Of all the acts of President George W. Bush and Vice President Dick Cheney, none have bred such revulsion as theWhite House decision to blow off Geneva Conventions on humane treatment and approve torture of suspected terrorists as an acceptable American ethic.
Despite incoming President Barack Obama's inclination to "move on," tacit approval of torture as a war crime cannot be dismissed. Waiving off this horror and arguing against punishment would reduce U.S. moral standards to those of a barbaric Third World nation whose culture accepts government brutality as ho-hum practice.
It also would certify the delusional maxim of disgraced President Richard Nixon, who airily rationalized his crimes thus: "When the President does it, that means it is not illegal."
Since 9/11, journalists have documented U.S. mistreatment that emulated KGB Stalinist techniques—kidnapping, imprisonment in faraway jails, torture.
Now, a bipartisan U.S. Senate report pins torture squarely on the Bush-Cheney administration, saying torture "strengthened the hand of our enemies and compromised our moral authority."
The International Red Cross has declared that U.S. waterboarding is torture and could make Bush administration officials guilty of war crimes. The Red Cross said one U.S. prisoner was waterboarded as many as three times one day.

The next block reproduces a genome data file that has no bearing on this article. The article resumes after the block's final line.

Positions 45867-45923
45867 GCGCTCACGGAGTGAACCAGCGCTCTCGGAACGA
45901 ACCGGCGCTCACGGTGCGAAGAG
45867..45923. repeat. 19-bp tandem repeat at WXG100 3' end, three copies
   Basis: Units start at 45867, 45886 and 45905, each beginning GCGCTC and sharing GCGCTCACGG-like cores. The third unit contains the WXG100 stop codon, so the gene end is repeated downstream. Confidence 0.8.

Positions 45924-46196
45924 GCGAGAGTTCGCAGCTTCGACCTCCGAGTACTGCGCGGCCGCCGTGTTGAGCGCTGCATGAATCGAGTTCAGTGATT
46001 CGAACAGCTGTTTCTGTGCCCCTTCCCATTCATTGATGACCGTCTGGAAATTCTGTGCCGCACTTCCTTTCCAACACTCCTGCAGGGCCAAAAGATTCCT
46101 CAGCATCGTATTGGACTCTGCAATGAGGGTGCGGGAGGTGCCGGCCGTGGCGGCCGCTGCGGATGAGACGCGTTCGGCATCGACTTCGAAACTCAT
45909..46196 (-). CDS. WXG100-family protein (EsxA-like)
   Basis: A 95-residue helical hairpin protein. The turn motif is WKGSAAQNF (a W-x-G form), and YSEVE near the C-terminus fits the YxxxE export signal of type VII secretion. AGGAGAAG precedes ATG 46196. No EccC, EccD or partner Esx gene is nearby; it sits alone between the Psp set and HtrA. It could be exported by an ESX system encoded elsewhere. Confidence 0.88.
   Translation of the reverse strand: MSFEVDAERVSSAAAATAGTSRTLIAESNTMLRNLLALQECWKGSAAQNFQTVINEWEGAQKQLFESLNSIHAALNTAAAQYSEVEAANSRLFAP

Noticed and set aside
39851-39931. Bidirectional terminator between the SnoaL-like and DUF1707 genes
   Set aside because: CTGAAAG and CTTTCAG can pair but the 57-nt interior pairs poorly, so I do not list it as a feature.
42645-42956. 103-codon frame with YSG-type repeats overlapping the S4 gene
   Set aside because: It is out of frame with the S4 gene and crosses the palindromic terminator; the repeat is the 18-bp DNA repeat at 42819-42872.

A former Army interrogator using the nom de plume of Matthew Alexander has written a book denouncing torture as useless and counterproductive.
In a TV interview in which he rejected torture accusations, Cheney avoided explaining how gross mistreatment became "legal": Justice Department official John Yoo wrote a February 2002 "opinion" that Geneva Conventions could be ignored.
He helpfully redefined torture to allow the ancient cruelty of waterboarding, whose effect on a victim was described in 1623: "The "body was swollen twice or thrice as before, his cheeks like great bladders and his eye staring and strutting out beyond his forehead."
Thus, Yoo freed interrogators to inflict hellish treatment, plus tried to immunize the administration from charges under the U.S. War Crimes Act of 1996.
Ample U.S. precedent exists for war crimes trials. In 1898, an Army major was court-martialed for waterboarding in the Philippines. In 1947, Japanese soldier Yukio Asano was tried for waterboarding an American civilian. In the Vietnam War, a U.S. soldier was court-martialed for waterboarding.
If the Obama administration ducks this obligation, America would join a roster of rogue nations, including the bloodthirsty Chilean dictatorship of Augusto Pinochet that waterboarded thousands of prisoners.